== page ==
One of our greatest Olympic gold medallists, Herb Elliott says, "Most champions seem to have an inner drive to excel. I don't understand, though, what makes one person want to excel and be prepared to do the work while another doesn't."

You cannot understand the Apostle Paul without realising he had a strongly competitive mindset and the determination and fitness of Phidipides. Paul would have seen the great Greek games. He used the language of running, fighting, wrestling, boxing, and he demonstrated in his own person an incredibly toughness and strength of mind seldom seen. He was passionate, disciplined, determined. Many Christians have under-estimated how profoundly and totally was the conversion of Paul and how he was compelled to preach the Gospel thereafter. "Woe to me if I preach not the Gospel!" 1 Cor 9:16.

Look at this piece of autobiography as Paul describes his experiences: 2 Cor 6:5-10 My work involved "great endurance; in troubles, hardships and distresses; in beatings, imprisonments and riots; in hard work, sleepless nights and hunger; in purity, understanding, patience and kindness; in the Holy Spirit and in sincere love; in truthful speech and in the power of God; with weapons of righteousness in the right hand and in the left; through glory and dishonour, bad report and good report; genuine, yet regarded as impostors; known, yet regarded as unknown; dying, and yet we live on; beaten, and yet not killed; sorrowful, yet always rejoicing; poor, yet making many rich; having nothing, and yet possessing everything."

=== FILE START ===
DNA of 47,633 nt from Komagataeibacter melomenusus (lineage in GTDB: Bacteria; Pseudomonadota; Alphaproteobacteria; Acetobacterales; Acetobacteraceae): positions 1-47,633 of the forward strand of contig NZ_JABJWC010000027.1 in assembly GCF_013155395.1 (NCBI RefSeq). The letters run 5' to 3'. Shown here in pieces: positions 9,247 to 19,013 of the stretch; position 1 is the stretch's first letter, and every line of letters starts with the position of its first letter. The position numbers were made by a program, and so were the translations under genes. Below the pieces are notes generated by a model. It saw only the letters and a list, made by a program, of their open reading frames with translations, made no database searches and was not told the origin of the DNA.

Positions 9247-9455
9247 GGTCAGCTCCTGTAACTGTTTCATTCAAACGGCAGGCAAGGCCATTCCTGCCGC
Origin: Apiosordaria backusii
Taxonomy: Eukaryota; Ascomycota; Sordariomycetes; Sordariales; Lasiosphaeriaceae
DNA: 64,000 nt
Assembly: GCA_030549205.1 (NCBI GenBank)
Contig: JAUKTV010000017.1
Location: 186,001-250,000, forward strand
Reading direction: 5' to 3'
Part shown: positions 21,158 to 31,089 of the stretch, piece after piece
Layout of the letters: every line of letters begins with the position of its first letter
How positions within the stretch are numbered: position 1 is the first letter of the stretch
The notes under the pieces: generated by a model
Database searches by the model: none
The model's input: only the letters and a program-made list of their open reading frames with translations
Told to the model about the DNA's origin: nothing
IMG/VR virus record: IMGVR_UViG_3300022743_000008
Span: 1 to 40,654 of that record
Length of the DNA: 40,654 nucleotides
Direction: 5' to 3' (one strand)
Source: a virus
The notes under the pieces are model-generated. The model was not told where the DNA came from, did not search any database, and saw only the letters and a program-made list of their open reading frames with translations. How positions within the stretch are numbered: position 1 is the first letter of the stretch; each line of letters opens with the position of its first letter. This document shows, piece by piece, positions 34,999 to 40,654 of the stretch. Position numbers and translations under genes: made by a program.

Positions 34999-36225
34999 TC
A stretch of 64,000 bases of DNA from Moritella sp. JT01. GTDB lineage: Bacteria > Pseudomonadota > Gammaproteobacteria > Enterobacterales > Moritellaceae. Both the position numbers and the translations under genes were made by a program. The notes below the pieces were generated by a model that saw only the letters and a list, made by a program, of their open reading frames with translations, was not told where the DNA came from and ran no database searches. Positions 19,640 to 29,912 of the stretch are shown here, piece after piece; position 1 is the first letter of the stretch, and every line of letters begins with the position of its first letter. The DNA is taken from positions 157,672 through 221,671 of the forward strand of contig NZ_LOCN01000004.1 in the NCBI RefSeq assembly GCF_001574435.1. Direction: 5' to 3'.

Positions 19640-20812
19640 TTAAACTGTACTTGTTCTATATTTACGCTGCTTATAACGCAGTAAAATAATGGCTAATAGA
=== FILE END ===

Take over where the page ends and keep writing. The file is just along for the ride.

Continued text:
Later he added: 2 Cor 11: 23-28 "I have worked much harder, been in prison more frequently, been flogged more severely, and been exposed to death again and again. Five times I received from the Jews the forty lashes minus one. Three times I was beaten with rods, once I was stoned, three times I was shipwrecked, I spent a night and a day in the open sea, I have been constantly on the move. I have been in danger from rivers, in danger from bandits, in danger from my own countrymen, in danger from Gentiles; in danger in the city, in danger in the country, in danger at sea; and in danger from false brothers. I have laboured and toiled and have often gone without sleep; I have known hunger and thirst and have often gone without food; I have been cold and naked. Besides everything else, I face daily the pressure of my concern for all the churches."